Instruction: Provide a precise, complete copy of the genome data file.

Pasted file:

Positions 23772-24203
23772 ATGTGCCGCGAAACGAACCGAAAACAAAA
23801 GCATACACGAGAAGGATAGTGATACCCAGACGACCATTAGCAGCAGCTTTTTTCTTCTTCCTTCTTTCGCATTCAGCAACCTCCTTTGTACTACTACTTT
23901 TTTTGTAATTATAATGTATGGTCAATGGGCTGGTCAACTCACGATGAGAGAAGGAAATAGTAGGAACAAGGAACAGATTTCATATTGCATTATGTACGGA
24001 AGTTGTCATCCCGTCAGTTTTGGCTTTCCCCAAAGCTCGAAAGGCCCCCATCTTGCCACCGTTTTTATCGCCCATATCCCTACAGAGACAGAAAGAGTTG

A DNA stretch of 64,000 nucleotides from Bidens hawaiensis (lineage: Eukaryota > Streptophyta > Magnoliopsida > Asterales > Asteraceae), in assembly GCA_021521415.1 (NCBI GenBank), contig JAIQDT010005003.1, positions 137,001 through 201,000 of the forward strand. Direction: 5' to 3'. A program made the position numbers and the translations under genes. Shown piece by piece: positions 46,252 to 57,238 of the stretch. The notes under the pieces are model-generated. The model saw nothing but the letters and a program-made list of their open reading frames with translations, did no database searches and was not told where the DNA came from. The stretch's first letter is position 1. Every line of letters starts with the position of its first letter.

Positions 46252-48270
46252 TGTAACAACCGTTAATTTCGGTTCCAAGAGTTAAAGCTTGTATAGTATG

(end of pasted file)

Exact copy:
Positions 23772-24203
23772 ATGTGCCGCGAAACGAACCGAAAACAAAA
23801 GCATACACGAGAAGGATAGTGATACCCAGACGACCATTAGCAGCAGCTTTTTTCTTCTTCCTTCTTTCGCATTCAGCAACCTCCTTTGTACTACTACTTT
23901 TTTTGTAATTATAATGTATGGTCAATGGGCTGGTCAACTCACGATGAGAGAAGGAAATAGTAGGAACAAGGAACAGATTTCATATTGCATTATGTACGGA
24001 AGTTGTCATCCCGTCAGTTTTGGCTTTCCCCAAAGCTCGAAAGGCCCCCATCTTGCCACCGTTTTTATCGCCCATATCCCTACAGAGACAGAAAGAGTTG

A DNA stretch of 64,000 nucleotides from Bidens hawaiensis (lineage: Eukaryota > Streptophyta > Magnoliopsida > Asterales > Asteraceae), in assembly GCA_021521415.1 (NCBI GenBank), contig JAIQDT010005003.1, positions 137,001 through 201,000 of the forward strand. Direction: 5' to 3'. A program made the position numbers and the translations under genes. Shown piece by piece: positions 46,252 to 57,238 of the stretch. The notes under the pieces are model-generated. The model saw nothing but the letters and a program-made list of their open reading frames with translations, did no database searches and was not told where the DNA came from. The stretch's first letter is position 1. Every line of letters starts with the position of its first letter.

Positions 46252-48270
46252 TGTAACAACCGTTAATTTCGGTTCCAAGAGTTAAAGCTTGTATAGTATG